Home Future payments Chevron and Total leave Myanmar over deteriorating human rights

Chevron and Total leave Myanmar over deteriorating human rights


TotalEnergies and Chevron, two of the world’s largest energy conglomerates, halt all operations in Myanmar

The announcement comes just a day after the French company called for international sanctions targeting the oil and gas sector, which remains one of the main sources of funding for the military government.

Total and Chevron had come under increasing pressure over their role in operating the Yadana offshore gas field and Thailand’s PTT Exploration & Production. Total owns a majority stake in the company and manages its day-to-day operations, while MOGE collects revenue on behalf of the government.

“Since the February 1 coup, we have seen the evolution of the country and it is clearly not favorable: the situation of the rule of law and human rights in Myanmar has clearly deteriorated over the months and despite civil disobedience movements, the junta has continued to be in power and our analysis is that this is unfortunately for the long term,” Total said.

Since taking power, the army has brutally suppressed dissent, kidnapping young men and boys, killing health care workers and torturing prisoners.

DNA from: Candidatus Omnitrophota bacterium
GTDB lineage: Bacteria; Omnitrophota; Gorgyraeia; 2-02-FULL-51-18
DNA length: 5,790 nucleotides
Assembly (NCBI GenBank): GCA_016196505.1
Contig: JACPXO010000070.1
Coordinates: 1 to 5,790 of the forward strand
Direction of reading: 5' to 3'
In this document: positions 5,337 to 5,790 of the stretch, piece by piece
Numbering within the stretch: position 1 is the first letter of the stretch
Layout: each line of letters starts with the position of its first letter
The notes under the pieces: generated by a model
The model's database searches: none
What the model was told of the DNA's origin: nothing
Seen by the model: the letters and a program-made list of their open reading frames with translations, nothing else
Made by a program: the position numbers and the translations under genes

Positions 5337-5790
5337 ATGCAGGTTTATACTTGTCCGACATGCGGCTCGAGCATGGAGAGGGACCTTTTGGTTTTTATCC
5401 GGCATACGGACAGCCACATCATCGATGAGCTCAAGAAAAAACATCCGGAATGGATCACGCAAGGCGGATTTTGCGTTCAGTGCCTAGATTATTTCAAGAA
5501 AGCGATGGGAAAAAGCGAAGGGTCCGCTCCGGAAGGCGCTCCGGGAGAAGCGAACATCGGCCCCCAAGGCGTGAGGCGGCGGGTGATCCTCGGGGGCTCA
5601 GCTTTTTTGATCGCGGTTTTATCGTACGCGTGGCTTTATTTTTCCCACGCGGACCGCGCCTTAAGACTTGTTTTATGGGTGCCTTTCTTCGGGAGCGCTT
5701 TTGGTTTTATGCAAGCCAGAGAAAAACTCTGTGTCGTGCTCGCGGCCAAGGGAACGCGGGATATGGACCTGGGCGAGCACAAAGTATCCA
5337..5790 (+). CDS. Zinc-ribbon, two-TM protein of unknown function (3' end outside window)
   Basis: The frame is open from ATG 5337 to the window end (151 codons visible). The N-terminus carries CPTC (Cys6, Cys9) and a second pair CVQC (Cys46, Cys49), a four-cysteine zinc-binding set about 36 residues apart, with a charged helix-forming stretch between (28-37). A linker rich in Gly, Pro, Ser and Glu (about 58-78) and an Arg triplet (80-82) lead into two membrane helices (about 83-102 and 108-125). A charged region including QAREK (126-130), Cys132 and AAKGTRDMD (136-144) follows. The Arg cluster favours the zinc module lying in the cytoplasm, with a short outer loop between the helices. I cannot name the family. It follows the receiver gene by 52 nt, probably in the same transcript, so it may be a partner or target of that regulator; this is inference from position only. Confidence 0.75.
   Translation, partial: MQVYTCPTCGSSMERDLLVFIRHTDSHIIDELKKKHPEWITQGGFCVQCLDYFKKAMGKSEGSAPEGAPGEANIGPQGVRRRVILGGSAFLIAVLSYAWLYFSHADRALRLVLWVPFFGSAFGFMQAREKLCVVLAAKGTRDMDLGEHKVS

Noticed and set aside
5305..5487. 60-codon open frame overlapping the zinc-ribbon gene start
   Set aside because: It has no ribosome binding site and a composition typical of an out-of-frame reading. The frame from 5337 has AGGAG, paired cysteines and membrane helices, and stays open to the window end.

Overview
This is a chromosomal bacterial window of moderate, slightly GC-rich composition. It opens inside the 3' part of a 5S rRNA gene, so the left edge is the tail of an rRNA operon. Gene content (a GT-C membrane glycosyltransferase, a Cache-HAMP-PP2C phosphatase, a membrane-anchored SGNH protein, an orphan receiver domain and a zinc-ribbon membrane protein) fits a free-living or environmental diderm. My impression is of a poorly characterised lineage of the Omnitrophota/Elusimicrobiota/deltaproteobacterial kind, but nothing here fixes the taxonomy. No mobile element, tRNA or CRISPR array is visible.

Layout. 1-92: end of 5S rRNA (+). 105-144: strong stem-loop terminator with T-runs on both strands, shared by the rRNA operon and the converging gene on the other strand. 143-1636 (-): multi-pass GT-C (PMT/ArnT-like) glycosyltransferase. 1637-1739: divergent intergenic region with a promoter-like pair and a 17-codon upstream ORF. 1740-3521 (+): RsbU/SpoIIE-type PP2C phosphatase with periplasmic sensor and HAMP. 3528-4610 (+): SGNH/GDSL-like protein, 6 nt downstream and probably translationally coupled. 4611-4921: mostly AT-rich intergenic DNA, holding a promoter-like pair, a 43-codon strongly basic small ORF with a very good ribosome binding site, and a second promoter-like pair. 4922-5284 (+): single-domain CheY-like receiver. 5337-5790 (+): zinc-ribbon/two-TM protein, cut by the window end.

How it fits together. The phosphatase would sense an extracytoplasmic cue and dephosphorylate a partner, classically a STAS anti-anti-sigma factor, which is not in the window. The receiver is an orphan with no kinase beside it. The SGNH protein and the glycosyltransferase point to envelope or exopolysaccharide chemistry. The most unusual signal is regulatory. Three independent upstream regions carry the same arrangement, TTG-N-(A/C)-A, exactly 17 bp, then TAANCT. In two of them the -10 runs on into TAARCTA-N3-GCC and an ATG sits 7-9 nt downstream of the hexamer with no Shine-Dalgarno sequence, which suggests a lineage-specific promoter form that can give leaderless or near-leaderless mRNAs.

Total said it would withdraw without financial compensation and cede its interests to other stakeholders.

Around 50% of Myanmar’s foreign exchange comes from natural gas revenues, with the MOGE expected to earn $1.5 billion from offshore and pipeline projects in 2021-22, according to Myanmar government forecasts. Previous rounds of US and EU sanctions against Myanmar’s military have excluded oil and gas.

In a statement released shortly after Total’s announcement, Chevron said it also planned to leave “in light of the circumstances.” The company condemned the human rights abuses and said it would comply with any international sanctions.

Myanmar-based human rights group Blood Money Campaign called on companies to ensure that future payments are made to accounts inaccessible to the military and to “stop treating the criminal junta as a legitimate government”.

Human Rights Watch welcomed the decision.

“The next step is to ensure that gas revenues do not continue to fund these atrocities,” said Ken Roth, the organization’s executive director.


Associated Press writers Elaine Kurtenbach in Bangkok, Victoria Milko in Jakarta, Indonesia and Kristen Gelineau in Sydney contributed to this report.